Extending east from Cape Crozier, the front of the Ross Ice Shelf is a 30 metre high vertical wall of ice. It’s a remarkable feature, especially when you realise that it’s fresh water, it’s floating, and about 90% of it is underwater. With an area of 487,000 square kilometres, the Ross Ice Shelf is the size of France and it’s pushing forwards at up to 3 metres a year. It’s hard, though, to do it justice in a photograph: it’s just a big cliff of white. James Clark Ross, who discovered it in 1841, sailed along it for 200 miles and couldn’t find a way through (it extends for 600 miles). He later wrote that it was like trying to sail through the White Cliffs of Dover. We had hoped to take the helicopters up and to land on the top (somewhere relatively crevasse-free), but the wind was too strong, blowing great sheets of spindrift off the top of the ice shelf.
Cape Crozier was the destination of the Winter Journey undertaken by three members of Scott’s expedition to collect Emperor penguin eggs in the bitter cold of the dark Antarctic winter, later written up as The Worst Journey in the World by Apsley Cherry-Garrard. I can empathise with their experience – I’ve just realised that the tips of my thumbs have changed colour; I’ve got a touch of frostbite. I’ve spent too much time without my gloves. It’s hard to pick up rocks and use a handlens while wearing mitts.
The pack ice hasn’t been very cooperative. We were in a large polynya off the Ross Ice Shelf, but to the west the pack is thick. It seems the ice has been pushed against the Victoria Land coast of the Ross Sea, all the way up to Cape Adare and even out to the Balleny Islands. The Ross Sea Gyre, a clockwise current, is responsible. The same thing happened in 1912, preventing Scott’s ship Terra Nova from reaching the Northern Party at Terra Nova Bay, and leaving the party stranded for the following winter. They survived the winter in truely horrendous conditions. We, though, sailed north and then northwest through the pack ice.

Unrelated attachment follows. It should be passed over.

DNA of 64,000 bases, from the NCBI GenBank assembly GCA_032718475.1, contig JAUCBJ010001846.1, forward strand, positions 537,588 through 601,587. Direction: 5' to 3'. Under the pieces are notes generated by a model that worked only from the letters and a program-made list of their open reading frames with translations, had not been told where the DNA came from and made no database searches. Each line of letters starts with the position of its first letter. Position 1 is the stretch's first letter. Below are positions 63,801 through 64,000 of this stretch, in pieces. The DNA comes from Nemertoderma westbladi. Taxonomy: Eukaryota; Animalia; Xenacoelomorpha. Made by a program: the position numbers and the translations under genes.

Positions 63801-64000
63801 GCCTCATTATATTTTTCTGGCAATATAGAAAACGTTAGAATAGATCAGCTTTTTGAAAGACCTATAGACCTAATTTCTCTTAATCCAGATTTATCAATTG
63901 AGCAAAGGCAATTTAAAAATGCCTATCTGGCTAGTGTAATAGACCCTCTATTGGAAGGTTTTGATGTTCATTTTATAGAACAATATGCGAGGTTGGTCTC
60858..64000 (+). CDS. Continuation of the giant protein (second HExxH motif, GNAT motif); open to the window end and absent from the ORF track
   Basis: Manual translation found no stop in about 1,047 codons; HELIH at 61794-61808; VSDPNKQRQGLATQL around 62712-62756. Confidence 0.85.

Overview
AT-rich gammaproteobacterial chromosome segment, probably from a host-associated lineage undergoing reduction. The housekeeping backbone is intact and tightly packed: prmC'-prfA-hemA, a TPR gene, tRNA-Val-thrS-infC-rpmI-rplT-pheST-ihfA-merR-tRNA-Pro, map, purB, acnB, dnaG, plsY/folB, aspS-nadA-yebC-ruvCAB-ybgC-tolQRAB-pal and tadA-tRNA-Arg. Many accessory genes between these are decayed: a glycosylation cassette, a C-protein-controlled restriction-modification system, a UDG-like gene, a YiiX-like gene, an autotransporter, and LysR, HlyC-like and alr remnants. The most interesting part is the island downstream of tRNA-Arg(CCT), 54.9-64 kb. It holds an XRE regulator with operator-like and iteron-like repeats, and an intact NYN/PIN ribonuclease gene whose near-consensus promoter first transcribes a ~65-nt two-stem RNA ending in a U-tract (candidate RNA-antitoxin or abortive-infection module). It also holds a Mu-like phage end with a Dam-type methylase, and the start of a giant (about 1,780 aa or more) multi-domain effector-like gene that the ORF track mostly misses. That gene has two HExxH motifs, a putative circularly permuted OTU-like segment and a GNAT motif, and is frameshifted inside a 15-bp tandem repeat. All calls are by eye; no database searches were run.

After three days in the ice, we reached the clear waters of the Southern Ocean. After two weeks in the calm of the Ross Sea and its ice, we didn’t feel ready to face the 8 metre waves of the ocean. There were some interesting effects as we approached the pack edge. To the north, a dark water sky signalled the proximity of open water in that direction, while bright ice blink to the south came off the pack ice. The ocean swell was now beginning to reach us, and the pack ice which had been so solid for weeks, now rose and fell with the swell, and the ship began to roll.
This morning it’s cold and foggy, snow has been falling on the decks, and waves breaking over the bow. I came back from breakfast to find my cabin window wide open, large snow flakes falling on my laptop, and a little snowman sitting on the windowsill. The Alaskan has struck again.
We’ll shortly hit the back of the low, so we’re expecting more of a roll this afternoon. The day after tomorrow we should reach landfall at Macquarie Island which sits right on the Pacific-Australian plate boundary.